Fleur Beale’s Fierce September

Dystopian societies have featured in a lot of young adult novels lately and an increasing number of these are written by New Zealand authors.  There is Anna Mackenzie’s The Sea-wreck stranger and it’s sequel, Ebony Hill, Mandy Hager’s Blood of the Lamb series, and my favourite, Fleur Beale’s Juno of Taris and the sequel, Fierce September.

Fierce September continues the story of Juno and the other inhabitants of Taris.  The group are rescued from their dying island and are taken to Aotearoa.  The country that was once New Zealand has changed considerably in the time that they have been living on Taris; Christchurch is now home to only a few people as it is too dry to sustain life.  Juno and her people arrive in Wellington and are to stay in a refugee centre while they settle into life Outside.  Life is very different here – they have technology, different clothes and freedom from the controlling society of Taris.  But life on the Outside isn’t so peachy.  There are those that don’t welcome the people of Taris and launch a vicious hate campaign against them and only days after they arrive a pandemic hits the country.

Fierce September is a fantastic sequel and it was great to find out what happened to the people of Taris after they left their home.  Fleur Beale has created interesting characters with complex relationships and you really empathise with them.  One of the interesting extras with this book is the online content that you can also read.  There are two blogs that give different views showing how people in Aotearoa feel about the refugees from Taris.  If you haven’t read Juno of Taris you can always start with Fierce September as there’s a good synopsis of the first book at the front.

Young adult books – Wasted on the Young?


The adjective “Young” could not truly be said to apply to me – no matter how much Oil of Olay I slather on – but… the Young Adult titles have truly got me hooked. It started whilst browsing in my local book shop – there was the display of all the nominations for the NZ Post awards- The 10pm Question – hmmm that looks interesting,  Juno of Taris – oooh – I’d like to read that too.  So I dived in and began to read -perhaps I would read them all – (no of course I didn’t buy them – I work in a Library!).

Juno is a rebellious teen on an island whose inhabitants are ruled by strict codes and protocols. Her feistyness and determination have the reader rooting for her from the start as she becomes more embroiled in the secrets of the island’s past and those elders who are determined to keep them secret at all costs.  This was a real page turner – what on earth was going on? – this was turning out to be one of my favourite reads in a long time – but then by chance I picked up another title in the YA section  that wasn’t a NZ post nominee – nor was it even a New Zealand book. I got distracted.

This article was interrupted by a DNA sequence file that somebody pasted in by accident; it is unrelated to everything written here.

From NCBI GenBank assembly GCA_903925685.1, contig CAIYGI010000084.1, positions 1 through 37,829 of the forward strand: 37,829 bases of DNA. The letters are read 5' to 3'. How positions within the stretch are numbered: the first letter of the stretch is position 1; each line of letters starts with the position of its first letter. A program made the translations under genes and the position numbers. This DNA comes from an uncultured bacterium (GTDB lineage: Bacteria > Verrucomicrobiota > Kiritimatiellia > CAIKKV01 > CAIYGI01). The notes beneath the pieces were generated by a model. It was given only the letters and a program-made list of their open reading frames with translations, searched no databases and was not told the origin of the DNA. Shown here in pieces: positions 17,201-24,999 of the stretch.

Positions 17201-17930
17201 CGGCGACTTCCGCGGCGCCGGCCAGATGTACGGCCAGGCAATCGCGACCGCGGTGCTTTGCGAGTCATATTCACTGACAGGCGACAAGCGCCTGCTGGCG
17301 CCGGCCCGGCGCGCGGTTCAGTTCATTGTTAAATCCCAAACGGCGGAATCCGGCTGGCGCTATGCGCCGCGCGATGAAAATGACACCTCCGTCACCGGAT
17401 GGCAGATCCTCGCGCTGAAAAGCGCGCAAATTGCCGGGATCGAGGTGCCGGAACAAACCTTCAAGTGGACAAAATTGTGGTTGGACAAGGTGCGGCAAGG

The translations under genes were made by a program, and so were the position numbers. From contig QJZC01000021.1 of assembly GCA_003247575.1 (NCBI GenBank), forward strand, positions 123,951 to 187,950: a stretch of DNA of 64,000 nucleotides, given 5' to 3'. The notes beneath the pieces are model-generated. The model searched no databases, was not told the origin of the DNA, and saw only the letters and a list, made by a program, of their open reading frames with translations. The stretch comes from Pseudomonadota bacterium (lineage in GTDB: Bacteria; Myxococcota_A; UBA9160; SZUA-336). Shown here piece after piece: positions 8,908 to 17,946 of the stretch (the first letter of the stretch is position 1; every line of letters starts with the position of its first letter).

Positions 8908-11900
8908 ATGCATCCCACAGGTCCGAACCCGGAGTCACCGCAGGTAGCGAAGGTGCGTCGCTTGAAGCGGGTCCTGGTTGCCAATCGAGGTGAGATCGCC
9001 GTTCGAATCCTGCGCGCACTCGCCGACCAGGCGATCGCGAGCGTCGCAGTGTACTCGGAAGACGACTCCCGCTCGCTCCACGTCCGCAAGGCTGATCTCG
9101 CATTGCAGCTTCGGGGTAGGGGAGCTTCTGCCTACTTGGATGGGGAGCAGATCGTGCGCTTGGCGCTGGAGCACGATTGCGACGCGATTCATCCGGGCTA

Exodus  by Julie Bertagna- another girl on an island in a not too distant dystopian future -but this tale is far more wide ranging, with futuristic metropolises towering above a drowned world and feral children living amongst relics of a crumbling city.  Despite  its slightly preachy tones about global warming – I found this book to invoke powerful images and was completely hooked (and there is a sequel -yippee!). Unfortunately, for me despite finding Juno to be an enjoyable read it was then totally eclipsed by this book.

10pm question

The Tomorrow Code by Brian Falkner – Mysterious messages from the future, a devastating apocalyptic plague – the end of the human race. I was really looking forward to this book . And then I hated it!  However, this is a NEW ZEALAND book – you know this because almost every other sentence emphasises this fact whether the plot needs it or not.  It too is preachy about environmental issues – but not just slightly – and then the horror that threatens to obliterate mankind is just so much laughingly ridiculous, scientifically implausible nonsense that I simply felt embarrassment for the author.   Brian Falkner is well respected and has written other (children’s) books – I haven’t read these – they may be brilliant – but please, please don’t let him win an award for this.  Please! (Of course other people might disagree).

The 10pm Question is totally different – the only title in the nominee list that is about everyday New Zealand life.  The writing and characters are  funny and sparkly and it handles the topics of mental illness, worrying and growing up, in a gentle yet meaningful way.  I was laughing out loud at this in parts (and on the bus too!) – although about serious issues it doesn’t take itself too seriously.

The other two nominees Chronicles of Stone #1: Scorched Bone by Vincent Ford and Gool by Maurice Gee – I haven’t read! I was going to – and before the award winners were announced too – but that’s tonight – so no.   They both seemed a bit similar to me  (young hunters searching out dangerous foe)  I started reading  Gool,  but not my cup of tea and  I know my rights (The rights of the reader  – #3 The right not to finish a book) – so I stopped.

So sorry – all will be revealed tonight – either The 10pm Question or Juno of Taris would be worthy winners, my slight preference is The 10pm Question.  But either way – even if youth is but a distant memory – the YA section of your local library is a great place for a great book – after all why should the young have all the best tales?